The 1964 Aston Martin DB5 is perhaps the most famous and most recognized automobile of the famous movie spy franchise, James Bond. The DB5 first appeared in Goldfinger (1964), and then in Thunderball (1965), GoldenEye (1995), Tomorrow Never Dies (1997), Casino Royale (2006), Skyfall (2012), and Spectre (2015).
Powered by a 282-horsepower all-aluminum 4.0-liter DOHC inline 6-cylinder engine with three SU carburetors and mated to a ZF 5-speed manual, the factory DB5 featured reclining seats, full leather trim, wool pile carpets, electric windows, twin fuel tanks, oil cooler, chrome wire spoke wheels, and a magnesium-alloy Superleggera body.
James Bond’s DB5 spy car added two front-firing Browning .30 caliber machine guns hidden behind the front signal lights; a tire-shredding blade hidden in the rear wheel; a bullet-proof rear screen that rises from the trunk; radar scanner and tracking screen; passenger ejector seat; oil slick dispenser behind the rear light cluster; smoke screen vented from the exhaust pipes; bullet-proof windshield; revolving number plates that change from BMT 216A (UK), 4711-EA-62 (France) and LU 6789 (Switzerland); rear water cannons; radio telephone; front and rear extending battering and a hidden compartment that contains several weapons.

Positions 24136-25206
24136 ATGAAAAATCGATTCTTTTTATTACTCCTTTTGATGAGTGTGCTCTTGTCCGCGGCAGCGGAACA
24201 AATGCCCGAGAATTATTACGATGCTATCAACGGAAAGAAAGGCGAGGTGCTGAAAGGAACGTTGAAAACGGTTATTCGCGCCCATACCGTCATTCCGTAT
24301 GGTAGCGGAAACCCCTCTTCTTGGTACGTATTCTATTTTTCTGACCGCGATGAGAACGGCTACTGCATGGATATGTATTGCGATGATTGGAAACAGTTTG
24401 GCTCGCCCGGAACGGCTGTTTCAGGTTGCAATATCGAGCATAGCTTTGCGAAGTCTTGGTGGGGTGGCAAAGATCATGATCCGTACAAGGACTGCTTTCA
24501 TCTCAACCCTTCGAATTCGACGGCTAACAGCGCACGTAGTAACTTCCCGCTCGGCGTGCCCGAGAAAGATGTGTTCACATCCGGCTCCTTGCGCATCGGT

In the novel, author Ian Fleming had placed Bond in a DB Mark III but the DB5 was Aston Martin’s newest model when the film was being made. The car used in the film was the original DB5 prototype, with another standard car used for stunts. Two more modified cars were built for publicity tours after the film’s release.
Initially, the script had the DB5 armed only with a smoke screen but the gadgets rapidly increased as crew members began suggesting devices to install in it. Director Guy Hamilton conceived the revolving license plate because he had been getting lots of parking tickets, while his stepson suggested the ejector seat. Some changes were made during production, like the replacement of a caltrop-dropping gadget with an oil dispenser because the producers thought the caltrop-dropper could be easily copied by viewers.
Production designer Ken Adam and engineer John Stears overhauled the prototype Aston Martin DB5 coupe, installing these and other features into the car over six weeks. Only two of the gadgets – the wheel destroying blades and the ejector seat – were not actually installed in the DB5.The same car was used again in Thunderball where it was equipped with two rear-facing water cannons.
In January 2006, one of the original DB5s from the Bond films with Sean Connery was auctioned for more than $2 million. An Aston Martin DB5, albeit with the incorrect BMT-214A license plates instead of the original BMT- 216A plates, appeared in one of the Bond films starring Pierce Brosnan. In the Daniel Craig films, an automotive homage was made for the original DB5 that was driven, destroyed but later underwent restoration. We guess that the DB5 will probably last as long as 007 himself.